A troubling trend in organics today is the calculated shift on the part of certain large formerly organic brands from certified organic ingredients and products to so-called "natural" ingredients. With the exception of the "grass-fed and grass-finished" meat sector, most "natural" meat, dairy, and eggs are coming from animals reared on GMO grains and drugs, and confined, entirely, or for a good portion of their lives, in CAFOs.
Whole Foods and UNFI are maximizing their profits by selling quasi-natural products at premium organic prices. Organic consumers are increasingly left without certified organic choices while genuine organic farmers and ranchers continue to lose market share to "natural" imposters. It's no wonder that less than 1% of American farmland is certified organic, while well-intentioned but misled consumers have boosted organic and "natural" purchases to $80 billion annually-approximately 12% of all grocery store sales.
The Solution: Truth-in-Labeling Will Enable Consumers to Drive So-Called "Natural" GMO and CAFO-Tainted Foods Off the Market
There can be no such thing as "coexistence" with a reckless industry that undermines public health, destroys biodiversity, damages the environment, tortures and poisons animals, destabilizes the climate, and economically devastates the world's 1.5 billion seed-saving small farmers. There is no such thing as coexistence between GMOs and organics in the European Union. Why? Because in the EU there are almost no GMO crops under cultivation, nor GM consumer food products on supermarket shelves. And why is this? Because under EU law, all foods containing GMOs or GMO ingredients must be labeled. Consumers have the freedom to choose or not to choose GMOs; while farmers, food processors, and retailers have (at least legally) the right to lace foods with GMOs, as long as they are safety-tested and labeled. Of course the EU food industry understands that consumers, for the most part, do not want to purchase or consume GE foods. European farmers and food companies, even junk food purveyors like McDonald's and Wal-Mart, understand quite well the concept expressed by a Monsanto executive when GMOs first came on the market: "If you put a label on genetically engineered food you might as well put a skull and crossbones on it."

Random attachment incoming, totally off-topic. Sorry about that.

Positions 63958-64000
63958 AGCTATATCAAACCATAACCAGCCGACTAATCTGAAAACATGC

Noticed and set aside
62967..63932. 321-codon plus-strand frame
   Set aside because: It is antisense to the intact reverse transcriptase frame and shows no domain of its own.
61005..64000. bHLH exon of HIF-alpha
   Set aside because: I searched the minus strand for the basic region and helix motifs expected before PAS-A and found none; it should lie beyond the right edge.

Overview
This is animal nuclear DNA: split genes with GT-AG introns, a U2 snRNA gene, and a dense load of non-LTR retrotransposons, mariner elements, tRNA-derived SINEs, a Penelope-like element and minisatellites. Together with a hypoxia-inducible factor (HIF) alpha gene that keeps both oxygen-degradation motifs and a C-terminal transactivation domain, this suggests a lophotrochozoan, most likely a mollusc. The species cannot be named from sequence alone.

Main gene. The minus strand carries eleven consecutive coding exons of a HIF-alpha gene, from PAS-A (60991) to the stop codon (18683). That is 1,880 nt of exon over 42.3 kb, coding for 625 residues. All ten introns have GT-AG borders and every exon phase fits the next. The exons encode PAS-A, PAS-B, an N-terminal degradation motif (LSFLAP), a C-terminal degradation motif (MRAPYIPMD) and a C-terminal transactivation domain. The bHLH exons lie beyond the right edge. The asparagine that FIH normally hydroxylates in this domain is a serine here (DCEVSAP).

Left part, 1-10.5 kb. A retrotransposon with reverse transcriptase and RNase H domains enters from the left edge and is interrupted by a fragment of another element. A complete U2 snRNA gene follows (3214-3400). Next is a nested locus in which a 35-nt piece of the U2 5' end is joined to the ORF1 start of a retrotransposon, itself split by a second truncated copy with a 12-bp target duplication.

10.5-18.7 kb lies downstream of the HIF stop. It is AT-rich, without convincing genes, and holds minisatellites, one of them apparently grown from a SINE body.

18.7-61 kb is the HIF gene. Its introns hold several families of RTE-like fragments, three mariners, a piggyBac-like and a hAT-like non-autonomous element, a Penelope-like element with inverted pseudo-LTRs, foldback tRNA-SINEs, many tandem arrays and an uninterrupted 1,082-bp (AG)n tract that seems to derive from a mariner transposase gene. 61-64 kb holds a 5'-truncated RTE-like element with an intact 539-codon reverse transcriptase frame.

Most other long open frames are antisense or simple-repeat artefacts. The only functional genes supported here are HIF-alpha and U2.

The biotech industry and Organic Inc. are supremely conscious of the fact that North American consumers, like their European counterparts, are wary and suspicious of GMO foods. Even without a PhD, consumers understand you don't want your food safety or environmental sustainability decisions to be made by out-of-control chemical companies like Monsanto, Dow, or Dupont - the same people who brought you toxic pesticides, Agent Orange, PCBs, and now global warming. Industry leaders are acutely aware of the fact that every single industry or government poll over the last 16 years has shown that 85-95% of American consumers want mandatory labels on GMO foods. Why? So that we can avoid buying them. GMO foods have absolutely no benefits for consumers or the environment, only hazards. This is why Monsanto and their friends in the Bush, Clinton, and Obama administrations have prevented consumer GMO truth-in-labeling laws from getting a public discussion in Congress.
Although Congressman Dennis Kucinich (Democrat, Ohio) recently introduced a bill in Congress calling for mandatory labeling and safety testing for GMOs, don't hold your breath for Congress to take a stand for truth-in-labeling and consumers' right to know what's in their food. Especially since the 2010 Supreme Court decision in the so-called "Citizens United" case gave big corporations and billionaires the right to spend unlimited amounts of money (and remain anonymous, as they do so) to buy media coverage and elections, our chances of passing federal GMO labeling laws against the wishes of Monsanto and Food Inc. are all but non-existent. Perfectly dramatizing the "Revolving Door" between Monsanto and the Federal Government, Supreme Court Justice Clarence Thomas, formerly chief counsel for Monsanto, delivered one of the decisive votes in the Citizens United case, in effect giving Monsanto and other biotech bullies the right to buy the votes it needs in the U.S. Congress.
With big money controlling Congress and the media, we have little choice but to shift our focus and go local. We've got to concentrate our forces where our leverage and power lie, in the marketplace, at the retail level; pressuring retail food stores to voluntarily label their products; while on the legislative front we must organize a broad coalition to pass mandatory GMO (and CAFO) labeling laws, at the city, county, and state levels.